Forcing their way into Facebook: are on-line profiles fair game for employers?

Forcing their way into Facebook: are on-line profiles fair game for employers?


Author: Nick Pritchett

Recent reports from the USA suggest that employers are beginning to ask candidates for their Facebook passwords so that they can access their profiles. Given this emerging trend across the pond, should employers in the UK follow suit or steer clear?

A new development

The recruitment process is full of legal pitfalls for the unwary employer and the growth of social media has made it arguably even more problematic.

Reports of both US and UK businesses asking individuals to hand over their Facebook login details and passwords have, predictably, divided opinion. Is this grossly inappropriate or merely part of the 21st Century recruiting process?

Fair game?

The trend emerging from the reported instances is that employers consider both current and potential employees should have "nothing to hide" when it comes to their Facebook accounts, with suspicions being raised if an employee's current privacy setting prevents their employer gaining access to their on-line profile.

Although it is not best practice, it is suspected that employers regularly look at social media sites such as Facebook during the recruitment process, to gauge an overall impression of a shortlisted applicant.

While there is nothing legally untoward in viewing this information if the individual has chosen to make it public, how the employer then acts on what they view may result in legal liability.

Current employees

Facebook is already a minefield for both employers and employees, with numerous instances of individuals being caught out by posting information that undermines alleged sickness absence from work or comments that may damage the reputation of their employer.

Employees often do not appreciate the distinction between public and private spheres and may make derogatory comments identifying their employer which go into the public domain and can be viewed by anybody.

In such situations, it is likely to be reasonable for a business to take disciplinary action against an employee if they are in breach of specific contractual obligations, staff rules or policies concerning social media use and/or bringing their employer into disrepute.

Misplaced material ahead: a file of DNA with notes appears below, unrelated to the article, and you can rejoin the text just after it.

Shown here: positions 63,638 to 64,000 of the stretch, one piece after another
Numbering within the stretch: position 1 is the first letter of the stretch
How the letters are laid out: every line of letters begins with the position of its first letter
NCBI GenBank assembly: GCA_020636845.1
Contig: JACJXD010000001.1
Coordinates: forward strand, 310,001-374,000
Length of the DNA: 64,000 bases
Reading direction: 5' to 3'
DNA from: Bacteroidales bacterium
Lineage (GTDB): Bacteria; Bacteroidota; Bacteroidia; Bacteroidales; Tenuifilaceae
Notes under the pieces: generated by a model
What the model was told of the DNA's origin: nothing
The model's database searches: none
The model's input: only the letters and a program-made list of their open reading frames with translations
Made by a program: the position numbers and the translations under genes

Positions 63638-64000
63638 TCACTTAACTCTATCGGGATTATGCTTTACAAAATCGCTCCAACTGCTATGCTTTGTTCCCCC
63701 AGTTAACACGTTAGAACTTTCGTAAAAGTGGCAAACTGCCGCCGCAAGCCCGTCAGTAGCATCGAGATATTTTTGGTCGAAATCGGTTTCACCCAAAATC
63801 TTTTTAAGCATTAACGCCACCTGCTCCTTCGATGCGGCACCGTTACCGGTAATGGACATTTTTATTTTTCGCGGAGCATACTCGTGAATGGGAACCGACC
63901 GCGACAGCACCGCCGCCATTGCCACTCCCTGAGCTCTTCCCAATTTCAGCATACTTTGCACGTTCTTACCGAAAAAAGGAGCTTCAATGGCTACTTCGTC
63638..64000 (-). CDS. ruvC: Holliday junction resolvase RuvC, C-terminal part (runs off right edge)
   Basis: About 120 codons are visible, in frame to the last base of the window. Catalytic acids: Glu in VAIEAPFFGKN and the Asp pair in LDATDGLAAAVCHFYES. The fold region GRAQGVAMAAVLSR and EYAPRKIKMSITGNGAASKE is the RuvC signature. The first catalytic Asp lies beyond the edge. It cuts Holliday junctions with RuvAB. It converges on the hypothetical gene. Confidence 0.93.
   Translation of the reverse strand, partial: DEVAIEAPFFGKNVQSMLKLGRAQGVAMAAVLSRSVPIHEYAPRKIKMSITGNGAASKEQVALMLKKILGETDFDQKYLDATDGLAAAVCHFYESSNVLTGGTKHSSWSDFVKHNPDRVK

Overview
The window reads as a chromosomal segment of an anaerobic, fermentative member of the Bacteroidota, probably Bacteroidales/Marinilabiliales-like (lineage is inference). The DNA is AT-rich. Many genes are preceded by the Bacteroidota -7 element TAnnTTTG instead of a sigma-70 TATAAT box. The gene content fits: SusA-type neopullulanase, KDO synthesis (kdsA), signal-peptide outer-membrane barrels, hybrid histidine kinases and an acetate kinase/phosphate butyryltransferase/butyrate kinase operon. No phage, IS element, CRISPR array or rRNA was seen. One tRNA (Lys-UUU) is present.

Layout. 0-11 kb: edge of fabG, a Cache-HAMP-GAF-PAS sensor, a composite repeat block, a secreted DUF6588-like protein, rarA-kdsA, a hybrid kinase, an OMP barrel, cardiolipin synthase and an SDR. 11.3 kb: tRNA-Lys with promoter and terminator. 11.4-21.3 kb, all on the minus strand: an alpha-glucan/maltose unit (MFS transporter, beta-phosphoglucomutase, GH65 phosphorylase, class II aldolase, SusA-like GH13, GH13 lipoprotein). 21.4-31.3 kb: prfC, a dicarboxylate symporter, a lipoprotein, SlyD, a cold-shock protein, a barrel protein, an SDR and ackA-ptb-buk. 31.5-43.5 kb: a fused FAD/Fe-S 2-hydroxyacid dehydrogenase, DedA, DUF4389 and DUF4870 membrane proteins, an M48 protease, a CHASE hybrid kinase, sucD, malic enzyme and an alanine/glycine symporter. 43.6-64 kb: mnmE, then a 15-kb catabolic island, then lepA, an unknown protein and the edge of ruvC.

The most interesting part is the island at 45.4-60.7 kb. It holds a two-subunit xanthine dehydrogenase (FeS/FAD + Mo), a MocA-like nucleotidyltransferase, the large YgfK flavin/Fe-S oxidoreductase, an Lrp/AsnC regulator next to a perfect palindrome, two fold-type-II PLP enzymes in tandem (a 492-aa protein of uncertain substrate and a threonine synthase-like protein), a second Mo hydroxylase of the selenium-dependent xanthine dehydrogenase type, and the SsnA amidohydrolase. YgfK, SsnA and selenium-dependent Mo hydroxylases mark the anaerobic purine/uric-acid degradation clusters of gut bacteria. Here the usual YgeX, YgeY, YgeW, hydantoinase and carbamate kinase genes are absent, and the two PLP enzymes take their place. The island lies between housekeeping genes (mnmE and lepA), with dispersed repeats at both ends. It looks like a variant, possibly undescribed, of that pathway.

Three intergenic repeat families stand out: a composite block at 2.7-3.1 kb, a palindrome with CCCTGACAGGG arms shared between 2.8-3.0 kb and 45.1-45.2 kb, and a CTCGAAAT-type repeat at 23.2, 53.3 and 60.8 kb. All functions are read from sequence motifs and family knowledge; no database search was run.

The risks

With the exception of profiles created expressly for work purposes (such as marketing or, indeed, for vetting new recruits), employers should be wary of the potential pitfalls in trying to look further by requesting login details for what is essentially part of an employee's private life.

For example, if an employer has gleaned information about the candidate's sexual orientation or religion from posted pictures on their site the individual may argue that this was why they were unsuccessful in their application and the employer could find itself facing a discrimination claim.

The data protection angle should also not be overlooked: information gathered in this way could be "sensitive personal data" which enjoys enhanced legal protection. For example, an employer may need to request consent from the individual before processing it.

Practically, potential employees may be put off from wanting to work at an organisation that appears to take such draconian and intrusive action, and the PR fallout may be wider if the general press reports on this.

Legally, demanding that an existing employee hand over (and possibly even asking for) personal login details may be considered to be too intrusive and could be a breach of the duty of trust and confidence implied into all employment relationships. This may form the basis of an employee resigning and claiming constructive unfair dismissal.

Practical advice

In short, employers should have procedures in place that enable them to obtain sufficient information about candidates and employees without the need for access to private data:

  • ensure managers are appropriately trained and aware of the distinction between public/private information and the possible effects on and legal risks to the employment relationship;
  • conduct robust application, assessment and interview processes to ensure they have the right candidates; and
  • include detailed social media policies in staff handbooks to deal specifically with platforms such as Facebook and twitter and their use in the employment sphere so that everyone knows where they stand.